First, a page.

In a recent piece, NPR sized up some of bone broth's supposed health benefits. Several scientists agreed that they're overblown, and only come as part of a balanced diet. William Percy, an associate professor at the University of South Dakota's Sanford School of Medicine, addresses the claim that consuming collagen improves bone health ...

"Since we don't absorb collagen whole, the idea that eating collagen somehow promotes bone growth is just wishful thinking," Percy says. Instead, he says, the digestive system will break down the collagen into amino acids, and the body will use these building blocks wherever they're needed.

In short, eating collagen won't improve bone health, just like eating paper clips won't cure an iron deficiency. And this is where bone broth's health claims, like most pseudoscientific health claims, begin to fall apart on a fundamental level. The sales pitch says consuming collagen must be good for your bones, because collagen is already in your bones; the scientific reality is much more complex, but try explaining that to a general public constantly looking in vain for the next quick health fix.

People have been drinking broth to feel better for thousands of years. Chicken soup (which is "bone broth"—broth—plus actual solid food) was "Jewish penicillin" long before anyone discovered actual penicillin. When you have a head cold, consuming any hot drink will make you feel better—mostly because it's warm, and warm things feel nice. This study even notes chicken soup's mild anti-inflammatory properties. But it's not a cure-all by any means. That's what medicines are for.

But, as the health-huckster community well knows, if you take something that people know makes them feel good, tell them it'll cure all of their ills, and let confirmation bias do the rest, you can make a lot of money. It works even better when, instead of making something new, you just take something as old as time itself, give it a new name and a vaguely exotic aura, and sell it to silly white people with lots of money to burn on everything but vaccinating their children. Never mind that no empirical evidence proves "bone broth" cures anything—anecdotal evidence is enough, and anyone who says otherwise belongs to the Medical Mafia™ that puts "toxins" in the water supply. The key demographic is, as usual, conspiracy theorists and real-life Lindsay Bluths.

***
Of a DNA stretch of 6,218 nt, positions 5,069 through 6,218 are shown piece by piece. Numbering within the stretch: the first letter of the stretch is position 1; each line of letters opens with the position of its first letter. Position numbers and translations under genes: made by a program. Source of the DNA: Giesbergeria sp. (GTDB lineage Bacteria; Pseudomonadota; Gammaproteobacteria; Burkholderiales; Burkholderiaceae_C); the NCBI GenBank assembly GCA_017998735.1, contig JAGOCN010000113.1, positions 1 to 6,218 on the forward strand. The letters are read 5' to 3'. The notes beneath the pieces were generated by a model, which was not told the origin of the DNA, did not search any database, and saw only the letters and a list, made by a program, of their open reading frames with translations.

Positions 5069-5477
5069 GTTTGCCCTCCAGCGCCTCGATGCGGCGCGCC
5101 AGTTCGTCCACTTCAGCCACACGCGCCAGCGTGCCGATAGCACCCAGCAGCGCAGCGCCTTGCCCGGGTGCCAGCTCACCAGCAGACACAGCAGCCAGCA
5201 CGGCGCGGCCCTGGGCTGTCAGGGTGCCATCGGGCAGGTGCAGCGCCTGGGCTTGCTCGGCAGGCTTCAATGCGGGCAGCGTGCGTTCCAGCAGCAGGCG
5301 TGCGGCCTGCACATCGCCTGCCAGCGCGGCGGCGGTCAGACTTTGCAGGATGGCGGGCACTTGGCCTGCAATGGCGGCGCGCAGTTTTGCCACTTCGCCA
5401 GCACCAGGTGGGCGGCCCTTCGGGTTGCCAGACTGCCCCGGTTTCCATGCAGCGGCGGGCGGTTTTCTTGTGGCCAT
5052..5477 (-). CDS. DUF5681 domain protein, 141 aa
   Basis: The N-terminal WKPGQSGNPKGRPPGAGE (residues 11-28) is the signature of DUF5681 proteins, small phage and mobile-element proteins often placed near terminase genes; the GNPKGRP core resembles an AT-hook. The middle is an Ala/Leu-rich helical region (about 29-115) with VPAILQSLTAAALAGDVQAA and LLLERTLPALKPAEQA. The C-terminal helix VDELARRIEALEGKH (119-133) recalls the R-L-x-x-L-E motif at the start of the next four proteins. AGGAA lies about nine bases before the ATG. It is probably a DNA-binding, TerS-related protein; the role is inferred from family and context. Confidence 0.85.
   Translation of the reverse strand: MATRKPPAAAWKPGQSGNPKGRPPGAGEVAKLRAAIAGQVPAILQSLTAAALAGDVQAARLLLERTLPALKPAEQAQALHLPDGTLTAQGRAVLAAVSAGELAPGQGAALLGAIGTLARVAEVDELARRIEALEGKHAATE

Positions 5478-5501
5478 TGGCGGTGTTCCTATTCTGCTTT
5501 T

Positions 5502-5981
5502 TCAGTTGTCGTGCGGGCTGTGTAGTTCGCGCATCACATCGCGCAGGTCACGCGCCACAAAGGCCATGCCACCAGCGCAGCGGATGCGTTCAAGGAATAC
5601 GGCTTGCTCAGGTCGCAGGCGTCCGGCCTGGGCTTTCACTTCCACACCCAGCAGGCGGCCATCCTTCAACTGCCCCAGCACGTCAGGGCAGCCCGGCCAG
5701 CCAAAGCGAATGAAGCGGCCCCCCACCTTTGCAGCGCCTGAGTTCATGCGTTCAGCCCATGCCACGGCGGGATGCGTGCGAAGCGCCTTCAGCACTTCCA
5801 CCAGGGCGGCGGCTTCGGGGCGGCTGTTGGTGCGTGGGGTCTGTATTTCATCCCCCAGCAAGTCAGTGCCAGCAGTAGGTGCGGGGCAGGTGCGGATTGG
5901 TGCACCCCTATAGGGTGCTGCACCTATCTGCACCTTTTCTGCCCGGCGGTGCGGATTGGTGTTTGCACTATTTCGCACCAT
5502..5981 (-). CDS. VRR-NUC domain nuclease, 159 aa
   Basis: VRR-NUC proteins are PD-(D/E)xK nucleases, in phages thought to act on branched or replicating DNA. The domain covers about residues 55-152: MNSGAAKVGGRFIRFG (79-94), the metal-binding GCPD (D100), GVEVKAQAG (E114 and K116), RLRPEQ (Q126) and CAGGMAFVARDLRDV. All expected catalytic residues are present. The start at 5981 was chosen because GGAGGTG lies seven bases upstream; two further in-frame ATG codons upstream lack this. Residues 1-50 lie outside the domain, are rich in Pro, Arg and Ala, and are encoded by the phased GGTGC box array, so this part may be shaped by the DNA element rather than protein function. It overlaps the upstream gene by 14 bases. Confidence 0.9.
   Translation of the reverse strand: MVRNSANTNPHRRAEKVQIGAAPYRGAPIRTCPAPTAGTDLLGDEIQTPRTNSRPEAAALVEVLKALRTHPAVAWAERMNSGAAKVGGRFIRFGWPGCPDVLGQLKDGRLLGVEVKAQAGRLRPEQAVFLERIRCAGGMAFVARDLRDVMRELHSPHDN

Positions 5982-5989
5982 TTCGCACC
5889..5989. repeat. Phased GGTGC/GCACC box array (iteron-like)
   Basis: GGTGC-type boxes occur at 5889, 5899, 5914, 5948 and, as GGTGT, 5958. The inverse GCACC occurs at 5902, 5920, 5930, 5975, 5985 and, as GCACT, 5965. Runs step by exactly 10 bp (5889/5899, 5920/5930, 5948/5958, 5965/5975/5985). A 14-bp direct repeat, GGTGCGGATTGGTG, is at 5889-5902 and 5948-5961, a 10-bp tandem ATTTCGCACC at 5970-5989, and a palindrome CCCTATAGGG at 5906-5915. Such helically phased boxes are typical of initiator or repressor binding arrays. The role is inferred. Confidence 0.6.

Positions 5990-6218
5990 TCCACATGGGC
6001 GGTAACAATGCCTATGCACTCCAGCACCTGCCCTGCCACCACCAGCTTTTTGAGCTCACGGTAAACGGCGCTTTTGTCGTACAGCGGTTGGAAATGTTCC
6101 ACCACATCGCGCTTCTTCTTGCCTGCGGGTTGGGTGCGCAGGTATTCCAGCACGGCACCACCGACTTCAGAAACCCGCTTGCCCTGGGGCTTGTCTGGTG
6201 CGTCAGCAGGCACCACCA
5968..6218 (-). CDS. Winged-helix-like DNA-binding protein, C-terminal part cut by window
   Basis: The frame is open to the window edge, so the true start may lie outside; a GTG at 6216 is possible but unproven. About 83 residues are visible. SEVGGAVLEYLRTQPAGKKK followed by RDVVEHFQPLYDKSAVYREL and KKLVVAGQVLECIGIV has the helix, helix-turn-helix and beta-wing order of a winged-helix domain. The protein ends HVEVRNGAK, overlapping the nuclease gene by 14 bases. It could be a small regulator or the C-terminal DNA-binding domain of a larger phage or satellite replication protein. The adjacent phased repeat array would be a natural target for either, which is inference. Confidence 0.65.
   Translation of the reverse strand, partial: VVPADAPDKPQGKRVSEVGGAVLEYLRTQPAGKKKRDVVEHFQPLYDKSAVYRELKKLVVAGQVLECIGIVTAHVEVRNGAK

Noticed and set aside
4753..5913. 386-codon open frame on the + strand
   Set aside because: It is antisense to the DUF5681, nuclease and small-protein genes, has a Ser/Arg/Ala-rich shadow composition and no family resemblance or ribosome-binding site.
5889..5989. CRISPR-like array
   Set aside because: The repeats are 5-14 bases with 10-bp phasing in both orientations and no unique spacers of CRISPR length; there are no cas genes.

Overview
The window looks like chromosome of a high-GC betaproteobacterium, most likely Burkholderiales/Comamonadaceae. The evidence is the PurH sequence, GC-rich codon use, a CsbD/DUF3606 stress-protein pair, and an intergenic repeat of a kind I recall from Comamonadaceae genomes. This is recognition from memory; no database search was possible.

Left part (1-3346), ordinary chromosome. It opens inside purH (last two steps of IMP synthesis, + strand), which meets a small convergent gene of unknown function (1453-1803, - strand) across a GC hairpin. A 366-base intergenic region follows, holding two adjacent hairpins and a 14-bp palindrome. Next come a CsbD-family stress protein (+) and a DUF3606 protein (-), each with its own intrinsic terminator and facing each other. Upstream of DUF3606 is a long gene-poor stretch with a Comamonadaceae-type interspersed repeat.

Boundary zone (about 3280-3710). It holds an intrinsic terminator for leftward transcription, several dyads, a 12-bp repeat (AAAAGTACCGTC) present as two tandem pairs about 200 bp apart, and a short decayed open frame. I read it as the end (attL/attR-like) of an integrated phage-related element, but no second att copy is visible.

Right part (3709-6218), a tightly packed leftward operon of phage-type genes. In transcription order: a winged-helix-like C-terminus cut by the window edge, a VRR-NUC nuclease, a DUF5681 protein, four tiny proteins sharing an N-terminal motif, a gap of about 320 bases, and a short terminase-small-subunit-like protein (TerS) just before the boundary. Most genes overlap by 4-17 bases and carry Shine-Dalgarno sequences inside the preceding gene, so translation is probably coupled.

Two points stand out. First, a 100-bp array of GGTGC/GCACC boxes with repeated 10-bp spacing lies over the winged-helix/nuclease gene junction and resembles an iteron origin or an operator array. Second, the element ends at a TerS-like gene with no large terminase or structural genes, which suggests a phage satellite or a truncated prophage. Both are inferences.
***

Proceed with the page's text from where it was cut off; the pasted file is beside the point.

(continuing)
Even apart from the phony health claims, bone broth has fed into the worst aspects of hollow, overpriced, trendy food marketing. At this bone broth festival in New York last month, a $33 ticket got you an hour and a half to taste stock. This bar in L.A. serves broth cocktails that charge $22 for the privilege of ruining perfectly good scotch. Panera's new "Broth Bowl" line is just expensive soup with a fancy new name. The ramen joint two blocks away from Brodo sells a product that technically contains "bone broth" for just a dollar more, but theirs has roast pork and noodles in it. That product, once again, is soup.

People have been selling bullshit for as long as they've been drinking soup, and guys like Marco Canora are just modern-day snake oil salesmen. And that's all bone broth is: snake oil, miracle tonic, or quite literally, hot ham water. The hype has no more substance than the ham water itself, which Buster so eloquently described upon his return from the Army: "So watery, and yet there's a smack of ham to it."


Ben Jay is a freelance journalist and photographer based in New York. He's done work for Gothamist, Eater, Serious Eats, the Leonard Lopate Show on WNYC, the Village Voice, Edible, and more. He's also on the Tweetstagrams.